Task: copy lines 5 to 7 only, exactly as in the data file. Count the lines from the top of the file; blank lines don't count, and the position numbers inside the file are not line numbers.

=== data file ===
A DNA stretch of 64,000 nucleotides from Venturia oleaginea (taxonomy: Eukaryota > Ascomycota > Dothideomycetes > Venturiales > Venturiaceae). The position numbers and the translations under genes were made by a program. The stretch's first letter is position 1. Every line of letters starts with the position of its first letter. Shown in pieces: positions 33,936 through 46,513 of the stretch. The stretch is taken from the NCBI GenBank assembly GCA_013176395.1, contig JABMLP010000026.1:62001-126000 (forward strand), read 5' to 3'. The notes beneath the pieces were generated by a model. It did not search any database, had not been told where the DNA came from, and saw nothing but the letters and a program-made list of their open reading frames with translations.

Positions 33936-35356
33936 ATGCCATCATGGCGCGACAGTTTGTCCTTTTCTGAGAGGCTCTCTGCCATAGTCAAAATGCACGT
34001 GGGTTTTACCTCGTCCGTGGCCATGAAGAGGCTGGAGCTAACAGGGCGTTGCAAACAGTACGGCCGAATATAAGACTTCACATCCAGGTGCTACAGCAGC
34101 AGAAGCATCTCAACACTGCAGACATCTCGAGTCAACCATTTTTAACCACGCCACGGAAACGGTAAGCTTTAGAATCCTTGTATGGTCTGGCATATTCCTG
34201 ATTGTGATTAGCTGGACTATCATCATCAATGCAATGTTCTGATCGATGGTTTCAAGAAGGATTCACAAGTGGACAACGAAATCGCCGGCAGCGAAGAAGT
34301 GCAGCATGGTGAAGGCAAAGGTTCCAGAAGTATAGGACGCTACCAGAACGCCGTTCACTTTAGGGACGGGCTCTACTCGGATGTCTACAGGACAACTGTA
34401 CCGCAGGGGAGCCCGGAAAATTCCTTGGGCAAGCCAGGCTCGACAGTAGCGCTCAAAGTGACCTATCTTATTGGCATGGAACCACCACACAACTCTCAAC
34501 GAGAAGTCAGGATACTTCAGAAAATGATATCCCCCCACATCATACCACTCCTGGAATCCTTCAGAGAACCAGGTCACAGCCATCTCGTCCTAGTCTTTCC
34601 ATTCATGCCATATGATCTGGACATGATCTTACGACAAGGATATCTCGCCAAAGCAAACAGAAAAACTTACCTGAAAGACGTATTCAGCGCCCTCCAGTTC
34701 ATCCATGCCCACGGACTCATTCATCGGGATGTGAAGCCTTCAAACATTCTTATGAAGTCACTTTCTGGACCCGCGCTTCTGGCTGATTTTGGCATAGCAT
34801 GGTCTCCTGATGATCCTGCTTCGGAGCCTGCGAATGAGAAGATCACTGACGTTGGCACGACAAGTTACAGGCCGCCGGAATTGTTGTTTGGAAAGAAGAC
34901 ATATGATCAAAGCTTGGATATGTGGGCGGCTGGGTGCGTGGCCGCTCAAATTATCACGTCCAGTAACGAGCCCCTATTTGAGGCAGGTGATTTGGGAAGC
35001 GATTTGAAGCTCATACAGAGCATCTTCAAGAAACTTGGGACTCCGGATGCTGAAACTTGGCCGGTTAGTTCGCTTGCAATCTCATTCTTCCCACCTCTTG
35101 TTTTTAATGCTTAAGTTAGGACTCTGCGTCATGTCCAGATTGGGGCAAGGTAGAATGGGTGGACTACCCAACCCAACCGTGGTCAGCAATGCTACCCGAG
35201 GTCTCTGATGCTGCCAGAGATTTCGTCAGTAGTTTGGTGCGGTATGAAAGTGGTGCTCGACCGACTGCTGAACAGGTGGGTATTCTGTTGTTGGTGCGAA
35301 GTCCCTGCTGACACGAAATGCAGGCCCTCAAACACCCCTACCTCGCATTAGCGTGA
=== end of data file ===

34101 AGAAGCATCTCAACACTGCAGACATCTCGAGTCAACCATTTTTAACCACGCCACGGAAACGGTAAGCTTTAGAATCCTTGTATGGTCTGGCATATTCCTG
34201 ATTGTGATTAGCTGGACTATCATCATCAATGCAATGTTCTGATCGATGGTTTCAAGAAGGATTCACAAGTGGACAACGAAATCGCCGGCAGCGAAGAAGT
34301 GCAGCATGGTGAAGGCAAAGGTTCCAGAAGTATAGGACGCTACCAGAACGCCGTTCACTTTAGGGACGGGCTCTACTCGGATGTCTACAGGACAACTGTA